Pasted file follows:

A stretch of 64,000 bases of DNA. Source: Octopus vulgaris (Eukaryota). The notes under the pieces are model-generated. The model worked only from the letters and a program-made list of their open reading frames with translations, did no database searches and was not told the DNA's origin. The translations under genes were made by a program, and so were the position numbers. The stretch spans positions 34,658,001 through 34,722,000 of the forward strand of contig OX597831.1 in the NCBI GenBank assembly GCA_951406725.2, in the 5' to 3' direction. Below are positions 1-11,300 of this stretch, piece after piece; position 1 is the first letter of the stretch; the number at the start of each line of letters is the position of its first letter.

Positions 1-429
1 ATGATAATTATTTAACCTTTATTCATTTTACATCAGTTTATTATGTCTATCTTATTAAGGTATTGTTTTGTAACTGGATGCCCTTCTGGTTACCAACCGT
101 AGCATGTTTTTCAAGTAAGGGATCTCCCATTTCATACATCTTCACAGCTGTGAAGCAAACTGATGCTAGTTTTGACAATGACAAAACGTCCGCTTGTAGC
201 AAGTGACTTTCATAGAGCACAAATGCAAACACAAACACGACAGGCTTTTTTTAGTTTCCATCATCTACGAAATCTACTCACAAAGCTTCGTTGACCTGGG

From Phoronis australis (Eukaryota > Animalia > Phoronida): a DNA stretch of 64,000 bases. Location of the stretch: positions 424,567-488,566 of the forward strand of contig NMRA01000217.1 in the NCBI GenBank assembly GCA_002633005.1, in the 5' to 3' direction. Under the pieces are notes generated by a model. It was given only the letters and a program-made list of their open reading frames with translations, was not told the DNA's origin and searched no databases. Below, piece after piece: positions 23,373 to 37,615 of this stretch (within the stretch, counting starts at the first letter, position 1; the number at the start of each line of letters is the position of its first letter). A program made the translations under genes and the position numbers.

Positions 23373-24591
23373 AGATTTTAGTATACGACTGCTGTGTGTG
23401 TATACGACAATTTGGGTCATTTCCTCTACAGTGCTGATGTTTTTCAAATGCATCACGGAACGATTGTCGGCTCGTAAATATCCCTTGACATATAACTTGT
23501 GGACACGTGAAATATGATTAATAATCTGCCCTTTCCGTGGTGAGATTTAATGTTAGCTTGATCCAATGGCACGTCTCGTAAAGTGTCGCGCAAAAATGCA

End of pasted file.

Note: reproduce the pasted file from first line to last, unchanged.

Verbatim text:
A stretch of 64,000 bases of DNA. Source: Octopus vulgaris (Eukaryota). The notes under the pieces are model-generated. The model worked only from the letters and a program-made list of their open reading frames with translations, did no database searches and was not told the DNA's origin. The translations under genes were made by a program, and so were the position numbers. The stretch spans positions 34,658,001 through 34,722,000 of the forward strand of contig OX597831.1 in the NCBI GenBank assembly GCA_951406725.2, in the 5' to 3' direction. Below are positions 1-11,300 of this stretch, piece after piece; position 1 is the first letter of the stretch; the number at the start of each line of letters is the position of its first letter.

Positions 1-429
1 ATGATAATTATTTAACCTTTATTCATTTTACATCAGTTTATTATGTCTATCTTATTAAGGTATTGTTTTGTAACTGGATGCCCTTCTGGTTACCAACCGT
101 AGCATGTTTTTCAAGTAAGGGATCTCCCATTTCATACATCTTCACAGCTGTGAAGCAAACTGATGCTAGTTTTGACAATGACAAAACGTCCGCTTGTAGC
201 AAGTGACTTTCATAGAGCACAAATGCAAACACAAACACGACAGGCTTTTTTTAGTTTCCATCATCTACGAAATCTACTCACAAAGCTTCGTTGACCTGGG

From Phoronis australis (Eukaryota > Animalia > Phoronida): a DNA stretch of 64,000 bases. Location of the stretch: positions 424,567-488,566 of the forward strand of contig NMRA01000217.1 in the NCBI GenBank assembly GCA_002633005.1, in the 5' to 3' direction. Under the pieces are notes generated by a model. It was given only the letters and a program-made list of their open reading frames with translations, was not told the DNA's origin and searched no databases. Below, piece after piece: positions 23,373 to 37,615 of this stretch (within the stretch, counting starts at the first letter, position 1; the number at the start of each line of letters is the position of its first letter). A program made the translations under genes and the position numbers.

Positions 23373-24591
23373 AGATTTTAGTATACGACTGCTGTGTGTG
23401 TATACGACAATTTGGGTCATTTCCTCTACAGTGCTGATGTTTTTCAAATGCATCACGGAACGATTGTCGGCTCGTAAATATCCCTTGACATATAACTTGT
23501 GGACACGTGAAATATGATTAATAATCTGCCCTTTCCGTGGTGAGATTTAATGTTAGCTTGATCCAATGGCACGTCTCGTAAAGTGTCGCGCAAAAATGCA